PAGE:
She took the picture to class and presented it as her project. While most of her classmates were writing about literacy or teaching, she announced that she would write about family, and the influence their migration had on their sense of time. Her mentor agreed to the topic.
The dissertation was personal. Through it, she examined African-American history and many of the unanswered questions she had as a child. She was passionate about the work for this reason. However, she soon realized she wasn’t ready to publish it because it was so personal. She didn’t know when she would be ready.
Over the years, her dissertation has expanded, and McLeod feels her arrival to Holly Springs (a move she made in 2011) has given her the necessary resources to complete it. She’s gained direct access to local archives, and now, has more supporting documents in hand than she could have ever hoped for.
The documents, a combination of ledgers, bank notes, and journals, have allowed her to track the course of several families, including her own. McLeod found that her ancestors had been enslaved in Marshall County, and were among those who fled to Camp Shiloh in Memphis during the war.
Shiloh, one of six “contraband camps” in the Memphis area, was established by Union soldiers during the Civil War. These camps housed thousands of African-Americans during, and after the War, and have become a point of interest for McLeod.
She’s thrilled to be in the South, where she has direct access to this information.
“I tell students that I had been here for all of two months, and after an hour in Ole Miss’ Special Collections, I had the will of my ancestor’s owner with my ancestor’s names listed,” says McLeod. “That’s the kind of access I have by being here. That record has existed since 1844.”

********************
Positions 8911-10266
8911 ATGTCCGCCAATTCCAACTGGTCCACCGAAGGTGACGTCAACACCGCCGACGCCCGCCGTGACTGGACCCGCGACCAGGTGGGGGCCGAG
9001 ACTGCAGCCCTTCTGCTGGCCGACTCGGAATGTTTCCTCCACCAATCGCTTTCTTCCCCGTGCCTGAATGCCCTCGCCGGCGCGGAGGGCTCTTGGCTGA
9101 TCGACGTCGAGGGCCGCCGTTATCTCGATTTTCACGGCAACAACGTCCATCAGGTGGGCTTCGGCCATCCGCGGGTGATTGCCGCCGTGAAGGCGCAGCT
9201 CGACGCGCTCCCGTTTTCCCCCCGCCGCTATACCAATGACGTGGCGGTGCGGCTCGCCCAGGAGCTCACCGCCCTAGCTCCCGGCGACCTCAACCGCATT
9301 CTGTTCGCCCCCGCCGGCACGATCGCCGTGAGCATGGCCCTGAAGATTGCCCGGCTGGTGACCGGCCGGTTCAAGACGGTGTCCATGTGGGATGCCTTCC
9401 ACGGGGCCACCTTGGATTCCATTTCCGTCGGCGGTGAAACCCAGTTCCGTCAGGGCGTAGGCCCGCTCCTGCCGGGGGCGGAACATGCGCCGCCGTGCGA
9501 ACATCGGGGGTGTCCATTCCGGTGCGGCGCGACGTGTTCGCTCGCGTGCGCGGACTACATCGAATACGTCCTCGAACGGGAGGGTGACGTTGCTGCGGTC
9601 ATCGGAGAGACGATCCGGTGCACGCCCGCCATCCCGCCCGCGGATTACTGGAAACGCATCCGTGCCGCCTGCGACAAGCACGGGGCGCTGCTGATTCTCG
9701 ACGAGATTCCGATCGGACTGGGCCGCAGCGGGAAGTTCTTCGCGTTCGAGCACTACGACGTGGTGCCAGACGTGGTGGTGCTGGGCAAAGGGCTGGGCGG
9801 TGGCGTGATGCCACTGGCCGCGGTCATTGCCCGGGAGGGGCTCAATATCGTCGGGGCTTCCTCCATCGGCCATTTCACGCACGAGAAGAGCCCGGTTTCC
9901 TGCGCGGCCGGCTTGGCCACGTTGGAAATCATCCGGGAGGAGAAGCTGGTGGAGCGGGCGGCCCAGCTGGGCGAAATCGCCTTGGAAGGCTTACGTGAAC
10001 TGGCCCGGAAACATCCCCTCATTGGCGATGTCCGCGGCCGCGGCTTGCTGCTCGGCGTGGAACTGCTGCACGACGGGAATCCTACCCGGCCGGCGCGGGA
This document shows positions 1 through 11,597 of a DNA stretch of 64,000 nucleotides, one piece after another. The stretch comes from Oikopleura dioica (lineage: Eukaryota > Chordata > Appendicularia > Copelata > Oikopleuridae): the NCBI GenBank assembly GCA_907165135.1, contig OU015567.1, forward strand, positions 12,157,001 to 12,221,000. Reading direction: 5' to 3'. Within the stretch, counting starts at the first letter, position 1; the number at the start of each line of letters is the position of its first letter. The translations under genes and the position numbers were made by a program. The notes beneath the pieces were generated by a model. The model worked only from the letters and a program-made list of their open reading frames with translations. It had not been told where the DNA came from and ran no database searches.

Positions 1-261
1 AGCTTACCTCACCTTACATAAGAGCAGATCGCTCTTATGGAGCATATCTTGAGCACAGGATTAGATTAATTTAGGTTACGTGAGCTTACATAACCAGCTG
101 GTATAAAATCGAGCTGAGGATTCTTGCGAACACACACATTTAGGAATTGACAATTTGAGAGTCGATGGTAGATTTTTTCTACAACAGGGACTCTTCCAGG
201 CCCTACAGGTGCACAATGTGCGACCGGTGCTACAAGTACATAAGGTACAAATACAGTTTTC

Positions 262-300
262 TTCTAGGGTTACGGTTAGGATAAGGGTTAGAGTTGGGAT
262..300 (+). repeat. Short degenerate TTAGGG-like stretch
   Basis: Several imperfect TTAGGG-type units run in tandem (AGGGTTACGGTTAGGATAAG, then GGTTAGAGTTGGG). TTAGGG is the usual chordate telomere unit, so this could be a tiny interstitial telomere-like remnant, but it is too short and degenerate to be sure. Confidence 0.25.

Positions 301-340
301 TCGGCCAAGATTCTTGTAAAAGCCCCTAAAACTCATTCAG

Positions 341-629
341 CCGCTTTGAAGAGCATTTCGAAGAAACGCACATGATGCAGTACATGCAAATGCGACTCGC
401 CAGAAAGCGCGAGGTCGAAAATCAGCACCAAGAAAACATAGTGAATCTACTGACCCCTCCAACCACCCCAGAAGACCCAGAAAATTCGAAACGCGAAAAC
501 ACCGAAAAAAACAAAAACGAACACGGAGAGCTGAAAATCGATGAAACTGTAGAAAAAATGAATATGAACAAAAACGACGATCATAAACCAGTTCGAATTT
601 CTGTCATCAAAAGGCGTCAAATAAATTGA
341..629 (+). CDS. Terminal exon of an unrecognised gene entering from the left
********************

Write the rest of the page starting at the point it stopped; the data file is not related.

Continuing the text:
She adds, “I feel very blessed, but I do have this ongoing sense of injustice. There are hundreds of thousands of records buried in archives all over this country that hold the key to African-Americans’ ancestors.”
McLeod stresses that we can’t wait for academic writers to find and share these stories. She believes that anyone with a passion for history can discover them, and begin sharing stories instantly through online social media.
It’s a step she’s taken herself. She manages several blogs where she shares her work, and communicates with historians on a global level. She encourages her students to do the same.
“I can go to the archives with or without a (history) degree, take my phone and snap a picture, and have people everywhere reading about what I’m researching, instantly,” she says. “It’s revolutionary, and it’s an equalizer. Students can do that at Harvard, but students here at Rust College can do that too.”
One of McLeod’s goals as the Interim Chair of Humanities at Rust is to introduce these tools to students, and give them a head start on building global connections that will lead to career opportunities.
“The miles just disappear if you have an active life online,” she says. “You don’t want limit yourself in this day and time. You don’t want to say ‘no’ to the internet.”
Dr. Alisea McLeod blogs about writing, history, and genealogy. Two of her favorite blogs, “The Last Road to Freedom,” and the “HASTAC Blog,” (short for Humanities, Arts, & Sciences Technological Advanced Collaboratory) can be viewed at: http://www.amcleod.lastroadtofreedom.com/index.php/blog/ and http://www.hastac.org/blogs/amcleod